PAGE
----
Lawyers for Don Marsh got their first chance to go on the offensive Wednesday after Marsh Supermarkets Inc. rested its case against the company’s former CEO.
The locally based grocery chain is suing Don Marsh in an attempt to recoup more than $3 million in what it alleges are personal expenses he charged to the company before Florida-based Sun Capital Partners purchased it in 2006.
Lawyers for Don Marsh called as their first witness P. Lawrence Butt, the company’s former corporate counsel.
Butt said he once traveled to Russia for a week as Don Marsh explored business opportunities there, meeting with Nadia Kovarskaya. Her name has been prevalent during the nearly two-week trial, as Don Marsh admitted to jurors that he had numerous extramarital affairs, including a tryst with Kovarskaya.
Butt, however, told jurors he was unaware of the affair and believed Don Marsh’s relationship with her was legitimate business. Kovarskaya had a consulting agreement with a Marsh Supermarkets subsidiary called Marsh Cultural, he said, and Don Marsh was exploring whether to sponsor a Russian ice ballet in the United States.
Don Marsh admitted to jurors that he visited Kovarskaya about twice a month in the year 2000 while he put her up in a New York City apartment, part of the expenses Marsh Supermarkets is trying to recover.
Earlier Wednesday, Don Marsh's son David concluded his testimony, restating his belief to jurors that the numerous trips he and others took were essential to the business of Marsh Supermarkets Inc.
David Marsh, who served as the company's president, remained adamant that the trips he took with either his family or father benefitted the company, even when presented with thousands of dollars of charges relating to a 10-day trip he and his then-wife took to Beijing in May 2005.
The charges included a $10,000 balance owed to the Young Presidents’ Organization, which was holding a conference in the Chinese city, along with airline tickets that cost $8,099 each.
Two months later, he and his father jetted to Alaska on the company plane for Marsh Supermarkets’ retreat.
“We believed it was very, very effective for the company,” David Marsh said when questioned by company lawyer David Herzog.
In 2005 alone, David Marsh took roughly 25 trips to such far-reaching destinations as Beijing, Toronto and Thailand. David Marsh contended that he or company suppliers picked up the tab for some of the travels when necessary.
David Marsh testified that he often needed the company jet—he sometimes took as many as three trips in a single month—because his time was valuable to Marsh Supermarkets.
He told jurors he gave “120 percent” to the company and often was the last person to leave the office in the evenings.
That prompted Herzog to respond, “forgive me, but you weren’t at the company very much.”
Marsh Supermarkets launched a legal fight against David in 2006 after he sued the company, alleging it shorted him $102,000 on his $2.1 million severance package. The company shot back that he had used the company “as his personal checkbook,” submitting expenses from family trips, and should have to repay more than $750,000. The parties reached a confidential settlement in 2007.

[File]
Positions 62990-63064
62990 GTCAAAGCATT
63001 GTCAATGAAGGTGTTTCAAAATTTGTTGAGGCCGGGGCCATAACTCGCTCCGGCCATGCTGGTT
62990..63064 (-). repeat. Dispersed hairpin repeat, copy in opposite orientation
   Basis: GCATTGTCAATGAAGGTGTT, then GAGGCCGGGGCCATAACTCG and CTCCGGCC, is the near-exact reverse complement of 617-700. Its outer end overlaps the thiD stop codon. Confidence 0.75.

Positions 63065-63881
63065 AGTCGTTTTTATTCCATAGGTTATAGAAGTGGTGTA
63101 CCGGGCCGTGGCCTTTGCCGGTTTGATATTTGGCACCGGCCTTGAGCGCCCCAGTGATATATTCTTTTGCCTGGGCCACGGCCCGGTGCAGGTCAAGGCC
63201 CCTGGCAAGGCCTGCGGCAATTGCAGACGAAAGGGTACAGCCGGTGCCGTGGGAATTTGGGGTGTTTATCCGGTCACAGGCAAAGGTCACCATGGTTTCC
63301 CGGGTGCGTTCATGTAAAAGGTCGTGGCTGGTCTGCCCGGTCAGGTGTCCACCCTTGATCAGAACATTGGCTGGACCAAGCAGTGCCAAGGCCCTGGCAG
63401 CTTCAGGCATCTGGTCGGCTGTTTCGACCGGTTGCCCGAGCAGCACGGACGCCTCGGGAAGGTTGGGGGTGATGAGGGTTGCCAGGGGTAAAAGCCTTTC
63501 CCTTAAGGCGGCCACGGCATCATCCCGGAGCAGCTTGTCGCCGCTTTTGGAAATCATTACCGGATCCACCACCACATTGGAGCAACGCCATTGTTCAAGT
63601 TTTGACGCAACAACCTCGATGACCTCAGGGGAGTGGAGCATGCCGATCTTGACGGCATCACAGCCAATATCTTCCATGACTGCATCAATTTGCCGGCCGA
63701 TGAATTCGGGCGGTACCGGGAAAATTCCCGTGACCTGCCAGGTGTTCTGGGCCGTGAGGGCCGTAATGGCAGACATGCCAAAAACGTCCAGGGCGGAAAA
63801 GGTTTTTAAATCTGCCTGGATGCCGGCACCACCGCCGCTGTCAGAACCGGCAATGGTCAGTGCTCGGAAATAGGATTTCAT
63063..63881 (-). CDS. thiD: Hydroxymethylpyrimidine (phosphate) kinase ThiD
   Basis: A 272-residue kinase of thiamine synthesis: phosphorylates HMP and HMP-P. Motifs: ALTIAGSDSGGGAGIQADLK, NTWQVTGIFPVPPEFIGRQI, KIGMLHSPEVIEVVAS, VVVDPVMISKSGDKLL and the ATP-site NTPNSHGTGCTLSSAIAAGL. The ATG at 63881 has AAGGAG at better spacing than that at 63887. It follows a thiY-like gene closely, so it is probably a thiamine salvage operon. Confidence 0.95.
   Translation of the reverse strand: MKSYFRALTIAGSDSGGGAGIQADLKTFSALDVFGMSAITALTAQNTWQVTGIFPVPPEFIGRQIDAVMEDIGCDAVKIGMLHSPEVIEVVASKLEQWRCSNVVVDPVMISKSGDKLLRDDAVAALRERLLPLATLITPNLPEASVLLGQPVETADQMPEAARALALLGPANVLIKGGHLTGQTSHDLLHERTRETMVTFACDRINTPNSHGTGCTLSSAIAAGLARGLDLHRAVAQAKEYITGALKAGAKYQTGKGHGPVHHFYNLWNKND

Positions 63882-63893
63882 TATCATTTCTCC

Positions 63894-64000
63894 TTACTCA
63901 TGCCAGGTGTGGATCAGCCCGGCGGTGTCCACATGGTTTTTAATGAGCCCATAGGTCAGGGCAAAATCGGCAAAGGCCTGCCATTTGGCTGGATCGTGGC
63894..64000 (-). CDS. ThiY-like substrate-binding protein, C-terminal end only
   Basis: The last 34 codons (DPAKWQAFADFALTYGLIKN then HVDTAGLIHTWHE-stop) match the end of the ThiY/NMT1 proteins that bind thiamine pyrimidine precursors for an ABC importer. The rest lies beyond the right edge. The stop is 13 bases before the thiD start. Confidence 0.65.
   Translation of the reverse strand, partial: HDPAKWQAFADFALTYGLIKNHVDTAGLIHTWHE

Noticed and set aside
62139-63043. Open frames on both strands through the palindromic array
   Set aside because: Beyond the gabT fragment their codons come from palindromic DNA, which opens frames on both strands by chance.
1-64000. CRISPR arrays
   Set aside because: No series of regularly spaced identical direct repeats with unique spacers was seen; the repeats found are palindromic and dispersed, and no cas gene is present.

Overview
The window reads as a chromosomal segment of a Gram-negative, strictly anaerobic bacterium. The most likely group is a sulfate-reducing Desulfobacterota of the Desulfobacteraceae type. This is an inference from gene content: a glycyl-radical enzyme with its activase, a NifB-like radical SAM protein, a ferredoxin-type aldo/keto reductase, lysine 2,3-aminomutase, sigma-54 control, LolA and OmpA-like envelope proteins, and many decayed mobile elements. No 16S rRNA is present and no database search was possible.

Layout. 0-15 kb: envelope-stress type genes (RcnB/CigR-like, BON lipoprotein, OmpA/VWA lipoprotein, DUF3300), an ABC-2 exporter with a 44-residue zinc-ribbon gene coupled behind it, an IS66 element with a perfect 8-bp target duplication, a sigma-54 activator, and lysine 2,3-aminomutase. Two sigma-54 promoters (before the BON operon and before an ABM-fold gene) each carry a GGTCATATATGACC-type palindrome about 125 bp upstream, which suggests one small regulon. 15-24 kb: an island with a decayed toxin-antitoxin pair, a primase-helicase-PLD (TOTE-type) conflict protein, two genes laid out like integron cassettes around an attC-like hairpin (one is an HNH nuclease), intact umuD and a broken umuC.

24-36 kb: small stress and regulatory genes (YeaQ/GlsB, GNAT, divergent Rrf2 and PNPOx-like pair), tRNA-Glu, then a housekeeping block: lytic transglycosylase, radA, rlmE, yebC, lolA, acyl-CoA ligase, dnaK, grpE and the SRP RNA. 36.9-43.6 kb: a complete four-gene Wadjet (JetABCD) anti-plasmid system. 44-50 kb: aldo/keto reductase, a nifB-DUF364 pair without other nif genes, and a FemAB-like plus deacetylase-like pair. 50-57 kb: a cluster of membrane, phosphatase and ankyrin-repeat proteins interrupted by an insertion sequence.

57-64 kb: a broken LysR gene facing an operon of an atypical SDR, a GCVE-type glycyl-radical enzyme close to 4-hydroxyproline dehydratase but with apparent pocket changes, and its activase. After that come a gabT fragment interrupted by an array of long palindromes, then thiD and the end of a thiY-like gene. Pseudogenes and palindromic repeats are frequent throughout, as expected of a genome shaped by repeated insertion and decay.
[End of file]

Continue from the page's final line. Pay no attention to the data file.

David Marsh testified for about an hour early Tuesday evening before Judge Sarah Evans Barker halted proceedings.
He said then that Marsh Supermarkets picked up the tab for a lease on a new BMW and $25,500 in financial planning services because he believed his contract with the company allowed for it.
“It’s an open-ended clause,” David Marsh said after pointing out a section in his contract that he thinks entitled him to the perks.
David Marsh said he and his father often discussed business while on hunting and fishing trips to Alaska and South Dakota. When Herzog asked why they didn't instead go to an Arby's across the street from company headquarters, David said, "It’s not the same as getting out of town."
In earlier testimony Tuesday, jurors heard from Patrick Calhoun, a former IRS special agent hired by Marsh Supermarkets to investigate Don Marsh's expenses. His job was to identify business and non-business expenses from 1999 to 2006, to determine whether they were "ordinary and necessary."
Calhoun found more than $3.3 million in expenses he said had no benefit to the company.
Here’s a sample:
—$927,210 for “nondeductible outings” that included taxidermy services and hunting licenses.
—$397,616 for professional organization costs that included trips to Young Presidents’ Organization and World Presidents’ Organization meetings.
—$625,776 for Marsh family travel expenses .
—$159,169 for “cultural” expenses that included hotel charges for Nadia Kovarskaya, the head of a Russian ice ballet with whom Don Marsh had an affair.
—$315,415 in estate planning services.
—$120,640 in nondeductible credit card expenses that included the purchase of several pairs of boots at an Alaskan store.
—$135,468 in “other” nondeductible expenses, such as gifts for weddings.
—$64,871 in daily per-diem charges that Marsh Supermarkets says Don Marsh collected while also billing expenses to the company.
—$21,500 for cash advances Don Marsh took to spend on trips to such places as Cuba, where credit cards aren’t accepted.
The trial is expected to conclude Friday.